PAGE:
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Blepharoplasty is a procedure to remove excess skin and fat tissue from the eye area.
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What to Expect
Prior to Procedure
Your doctor will likely do the following:
- Physical exam
- Vision tests
- Examination of the eyelid and supporting structures
Leading up to your procedure, your doctor may recommend that you:
- Follow a special diet.
- Take certain medicines.
- Arrange to have someone drive you home. Also, arrange for someone to help you at home.
Talk to your doctor about your medicines. You may be asked to stop taking some medicines (including herbal supplements) up to one week before the procedure, like:
- Aspirin or other anti-inflammatory drugs
- Blood thinners, such as clopidogrel (Plavix) or warfarin (Coumadin)
You will be given a local anesthetic to numb the area around your eyes. Sedatives will be given to help you relax. In some cases, general anesthesia will be used. In this case, you will be asleep.
Description of the Procedure
Your doctor will make incisions in your eyelids. In the upper eyelid, the incision is usually made in the crease. In the lower eyelid, the incision is usually made either just below the lashes or on the inside of the eyelid. The excess fat will be removed. The excess skin and muscle will be trimmed. The incision will be closed with sutures.
How Long Will It Take?
60 minutes or more depending on the amount of skin and fat to be removed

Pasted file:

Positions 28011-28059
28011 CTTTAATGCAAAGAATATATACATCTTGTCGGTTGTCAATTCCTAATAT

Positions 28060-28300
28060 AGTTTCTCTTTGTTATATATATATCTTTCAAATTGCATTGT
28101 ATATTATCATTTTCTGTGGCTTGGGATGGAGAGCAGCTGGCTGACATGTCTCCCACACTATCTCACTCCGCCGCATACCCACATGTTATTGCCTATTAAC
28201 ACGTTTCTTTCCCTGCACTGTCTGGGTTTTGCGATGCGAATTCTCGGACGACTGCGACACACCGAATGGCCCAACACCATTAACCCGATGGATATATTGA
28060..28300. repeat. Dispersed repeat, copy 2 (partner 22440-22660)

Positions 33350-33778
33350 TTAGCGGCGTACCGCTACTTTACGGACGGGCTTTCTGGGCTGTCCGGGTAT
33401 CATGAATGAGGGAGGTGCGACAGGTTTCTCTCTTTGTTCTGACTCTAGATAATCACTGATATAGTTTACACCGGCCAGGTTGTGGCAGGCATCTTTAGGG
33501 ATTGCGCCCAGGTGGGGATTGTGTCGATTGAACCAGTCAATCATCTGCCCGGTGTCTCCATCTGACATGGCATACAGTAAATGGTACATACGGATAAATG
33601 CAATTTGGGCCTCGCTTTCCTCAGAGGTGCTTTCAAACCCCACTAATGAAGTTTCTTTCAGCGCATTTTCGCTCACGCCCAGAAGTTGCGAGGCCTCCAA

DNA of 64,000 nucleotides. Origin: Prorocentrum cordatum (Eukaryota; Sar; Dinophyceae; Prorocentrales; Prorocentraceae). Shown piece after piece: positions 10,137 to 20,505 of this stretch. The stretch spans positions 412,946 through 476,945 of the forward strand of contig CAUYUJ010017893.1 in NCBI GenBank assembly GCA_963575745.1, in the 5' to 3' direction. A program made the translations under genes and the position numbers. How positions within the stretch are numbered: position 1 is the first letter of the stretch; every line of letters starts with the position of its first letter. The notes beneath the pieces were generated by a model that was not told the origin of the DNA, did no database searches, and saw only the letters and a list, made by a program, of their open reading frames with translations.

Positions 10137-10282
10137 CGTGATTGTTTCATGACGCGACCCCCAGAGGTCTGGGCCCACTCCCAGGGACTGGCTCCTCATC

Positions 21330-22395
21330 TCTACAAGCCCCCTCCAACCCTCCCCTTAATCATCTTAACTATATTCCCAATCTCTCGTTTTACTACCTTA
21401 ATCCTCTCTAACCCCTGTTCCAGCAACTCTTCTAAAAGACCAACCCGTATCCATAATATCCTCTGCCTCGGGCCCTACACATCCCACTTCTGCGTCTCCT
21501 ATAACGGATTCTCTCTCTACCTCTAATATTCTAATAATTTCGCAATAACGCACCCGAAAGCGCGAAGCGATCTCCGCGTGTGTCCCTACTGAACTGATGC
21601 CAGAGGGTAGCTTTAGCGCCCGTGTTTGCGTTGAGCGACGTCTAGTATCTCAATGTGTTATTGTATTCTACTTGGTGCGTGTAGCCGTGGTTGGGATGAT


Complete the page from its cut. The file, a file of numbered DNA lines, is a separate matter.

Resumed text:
Will It Hurt?
Anesthesia will minimize pain during the procedure. You may feel some tightness and soreness after the procedure.
At the Care Center
Your doctor will apply ointment. A bandage may be applied over your eyes.
When you return home, do the following to help ensure a smooth recovery:
- You will receive instructions about restricting your activity. You may also be advised to avoid alcohol and certain medicines.
- Your doctor will likely recommend that you keep your head elevated for several days.
- You can use cold compresses to reduce swelling and bruising.
- Your doctor will show you how to clean your eyes and may recommend using ointment.
- You will be able to read and watch television after the procedure.
- You will not be able to wear contact lenses or participate in strenuous activity. Ask your doctor when you can resume your normal activities.
- Your stitches will likely be removed in 5-7 days.
- Since you may be sensitive to sunlight, wind, and other irritants, <a href="http://www.ticketwatches.com">cheap replica watches</a> your doctor may recommend sunglasses and a special sun block for your eyelids.
After about six months, your scars will most likely fade to a nearly invisible white line. The results of a blepharoplasty are permanent. Your doctor may still be able to do extra surgery as indicated or desired. Sometimes, blepharoplasty is combined with another procedure called canthopexy. This is used to improve the shape and positioning of the lower eyelid. Blepharoplasty may also be done with ptosis repair. This is the repair of the upper eyelid muscle to correct drooping of the upper eyelid.
The American Society for Aesthetic Plastic Surgery
US Food and Drug Administration
Cosmetic Plastic Surgery
Aging eyes. American Society for Dermatologic Surgery website. Available at:
. Accessed February 28, 2007.
Blepharoplasty. American Society of Plastic Surgeons website. Available at:
. Accessed February 28, 2007.
The Art of Aesthetic Surgery: Principles and Techniques. St. Louis, MO: Quality Medical Publishers; 2005.